But if Dole has yet to capitalize on his strengths, he is not being hurt by his presumed chief weakness, his age. Only 26% of voters say that they are concerned that the veteran Kansas Senator may be too old to serve as President. Interestingly, voters from Dole’s generation are much more dubious on this score. Fully 41% of those 65 years and older are concerned about Dole’s age. People worried about Dole’s age most often question his stamina (42%) and his understanding of the younger generations (41%). Few worry that the Republican candidate has old fashioned ideas. Seniors who worry about Dole’s age were more concerned about the physical demands of the job than about his being out of touch with younger people.
The “None of the Above” Voter
The Pew Center survey found substantial early support for possible third party candidate Ross Perot and even more of a voter base for an “unnamed independent candidate” when matched against Clinton and Dole. At this stage, Perot seems to take away as many votes from Clinton as from Dole. However, a stronger independent candidate would hurt Dole more than Clinton, the survey indicates. Perot polls 16%, compared to 44% for Clinton and 35% for Dole in a three-way race. An unnamed independent attracts the support of 20%, with Dole slipping to 30% and Clinton maintaining the support of 45% of respondents.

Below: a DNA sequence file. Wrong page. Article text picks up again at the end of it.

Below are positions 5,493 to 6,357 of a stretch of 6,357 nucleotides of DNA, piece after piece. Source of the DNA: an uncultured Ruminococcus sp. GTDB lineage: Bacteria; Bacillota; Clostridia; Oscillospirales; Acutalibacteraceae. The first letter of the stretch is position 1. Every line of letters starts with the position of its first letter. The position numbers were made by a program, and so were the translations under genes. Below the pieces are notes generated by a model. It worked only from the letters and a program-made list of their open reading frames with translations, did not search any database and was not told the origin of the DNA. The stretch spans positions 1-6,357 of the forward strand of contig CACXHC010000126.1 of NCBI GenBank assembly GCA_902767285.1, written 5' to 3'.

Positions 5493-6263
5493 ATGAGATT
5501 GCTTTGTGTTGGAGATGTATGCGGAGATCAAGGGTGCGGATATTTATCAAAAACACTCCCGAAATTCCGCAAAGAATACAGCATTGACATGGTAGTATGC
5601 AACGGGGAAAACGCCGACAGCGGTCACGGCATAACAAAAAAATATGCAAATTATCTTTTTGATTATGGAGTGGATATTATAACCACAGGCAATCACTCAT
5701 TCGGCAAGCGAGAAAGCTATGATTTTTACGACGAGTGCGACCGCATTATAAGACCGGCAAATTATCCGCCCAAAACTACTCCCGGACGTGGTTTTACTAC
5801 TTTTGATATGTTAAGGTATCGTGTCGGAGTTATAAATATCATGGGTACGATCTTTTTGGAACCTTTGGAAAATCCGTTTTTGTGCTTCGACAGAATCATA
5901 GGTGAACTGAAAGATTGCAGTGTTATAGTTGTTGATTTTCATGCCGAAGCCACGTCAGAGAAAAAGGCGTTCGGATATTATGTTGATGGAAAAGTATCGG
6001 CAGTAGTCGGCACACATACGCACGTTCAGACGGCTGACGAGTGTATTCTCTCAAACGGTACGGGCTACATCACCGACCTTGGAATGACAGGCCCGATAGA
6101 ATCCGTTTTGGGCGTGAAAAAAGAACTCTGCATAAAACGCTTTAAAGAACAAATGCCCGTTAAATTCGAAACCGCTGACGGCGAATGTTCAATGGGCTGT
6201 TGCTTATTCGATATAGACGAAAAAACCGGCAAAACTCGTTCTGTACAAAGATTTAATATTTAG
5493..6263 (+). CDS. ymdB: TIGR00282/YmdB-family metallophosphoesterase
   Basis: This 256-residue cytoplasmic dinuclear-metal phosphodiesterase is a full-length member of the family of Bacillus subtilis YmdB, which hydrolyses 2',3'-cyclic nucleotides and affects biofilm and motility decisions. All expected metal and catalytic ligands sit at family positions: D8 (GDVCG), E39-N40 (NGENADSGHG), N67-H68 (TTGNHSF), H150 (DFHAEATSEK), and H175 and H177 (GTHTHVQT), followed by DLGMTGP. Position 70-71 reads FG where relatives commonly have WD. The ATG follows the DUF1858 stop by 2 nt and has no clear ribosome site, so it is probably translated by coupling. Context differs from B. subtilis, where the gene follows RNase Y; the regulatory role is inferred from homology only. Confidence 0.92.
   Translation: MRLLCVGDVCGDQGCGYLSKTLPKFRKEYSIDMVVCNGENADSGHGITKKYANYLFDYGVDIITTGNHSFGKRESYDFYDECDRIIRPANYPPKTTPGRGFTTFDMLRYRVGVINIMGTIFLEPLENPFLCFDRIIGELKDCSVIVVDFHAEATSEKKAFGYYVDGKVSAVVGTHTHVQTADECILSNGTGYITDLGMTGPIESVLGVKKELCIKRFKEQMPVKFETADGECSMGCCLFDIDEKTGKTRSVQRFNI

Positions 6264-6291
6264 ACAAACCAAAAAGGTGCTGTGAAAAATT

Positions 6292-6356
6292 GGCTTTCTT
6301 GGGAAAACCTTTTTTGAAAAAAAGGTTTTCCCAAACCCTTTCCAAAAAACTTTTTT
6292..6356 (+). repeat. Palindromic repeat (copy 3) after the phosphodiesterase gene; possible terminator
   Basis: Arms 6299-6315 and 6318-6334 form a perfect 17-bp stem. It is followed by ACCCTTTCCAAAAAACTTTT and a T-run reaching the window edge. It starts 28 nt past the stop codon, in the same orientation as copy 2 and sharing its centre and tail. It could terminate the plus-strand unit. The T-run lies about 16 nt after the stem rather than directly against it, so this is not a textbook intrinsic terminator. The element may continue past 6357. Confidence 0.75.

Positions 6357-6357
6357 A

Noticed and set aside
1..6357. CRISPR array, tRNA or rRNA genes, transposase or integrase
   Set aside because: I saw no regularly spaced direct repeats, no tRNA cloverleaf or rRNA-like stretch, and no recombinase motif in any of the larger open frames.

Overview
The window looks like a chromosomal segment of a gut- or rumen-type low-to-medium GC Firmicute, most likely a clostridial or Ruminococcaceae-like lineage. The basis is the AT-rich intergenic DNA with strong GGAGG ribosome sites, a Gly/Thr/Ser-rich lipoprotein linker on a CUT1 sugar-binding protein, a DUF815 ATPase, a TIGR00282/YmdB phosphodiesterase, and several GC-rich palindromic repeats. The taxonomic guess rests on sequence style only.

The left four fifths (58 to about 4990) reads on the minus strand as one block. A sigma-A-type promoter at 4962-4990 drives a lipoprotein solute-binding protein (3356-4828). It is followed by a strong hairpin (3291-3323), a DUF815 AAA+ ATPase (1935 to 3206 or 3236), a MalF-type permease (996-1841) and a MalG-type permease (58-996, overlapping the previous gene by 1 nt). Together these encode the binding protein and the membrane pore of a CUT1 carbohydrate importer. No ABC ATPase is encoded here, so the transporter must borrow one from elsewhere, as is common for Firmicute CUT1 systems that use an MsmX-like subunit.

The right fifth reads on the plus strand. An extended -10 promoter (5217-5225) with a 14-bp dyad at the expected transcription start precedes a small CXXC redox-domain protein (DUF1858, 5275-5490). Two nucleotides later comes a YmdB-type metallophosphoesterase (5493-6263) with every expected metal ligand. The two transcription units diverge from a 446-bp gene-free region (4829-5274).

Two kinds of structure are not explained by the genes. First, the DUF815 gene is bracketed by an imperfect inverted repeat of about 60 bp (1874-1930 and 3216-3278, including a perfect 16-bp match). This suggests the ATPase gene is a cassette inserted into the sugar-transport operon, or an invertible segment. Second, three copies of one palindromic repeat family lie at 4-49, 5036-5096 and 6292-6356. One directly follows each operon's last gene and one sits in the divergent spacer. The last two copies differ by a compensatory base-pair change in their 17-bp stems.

Perot’s current backers are quite different in character from his 1992 supporters. In fact, only 54% of those who voted for him four years ago would back him if he were on the ballot now. The new Perot voters are less affluent and have less of a Republican pedigree than those who cast a ballot for him in ’92. As a group they are more critical of both Clinton and the GOP leadership than the public at large. The new Perot voters are more dissatisfied with the way things are going in the country. They are especially critical of the political system, displeased with economic conditions, and anxious about the future.
Governance Not Politics
More Americans want President Clinton to take the lead in solving national problems today than was the case in late 1994, just after the GOP’s midterm win. But by and large the public wants a bipartisan approach. Few Democrats (36%) want the President to challenge the GOP leadership more, and similarly few Republicans want Dole to take a tougher stand with the White House. Accordingly the public is prepared to credit the President and the Congress about equally if progress is made on important issues. It is also disposed to blame both about equally if no progress is made.
Call in the Government?
At least six-in-ten voters give high priority to Washington agenda items such as balancing the budget (72%), welfare reform (70%), assuring the portability of health insurance (66%) and tax reform (59%). Fewer (46%) rate immigration law reform as a high priority and much fewer (23%) feel that way about limiting awards in lawsuits that involve defective products. Republicans give higher priority to balancing the budget and immigration, while Democrats are more interested in health insurance reform.
Although the public gives high priority to largely Republican agenda items, it favors a classic Democratic approach to dealing with peoples’ financial anxieties. By a margin of 54% to 43%, Pew’s respondents favored an approach that included such things as a minimum wage hike, government job training programs and incentives for corporations to treat their employees better, rather than an approach that cuts taxes, reduces regulations and cuts government. Even one-third of Republicans preferred the more “progressive” approach.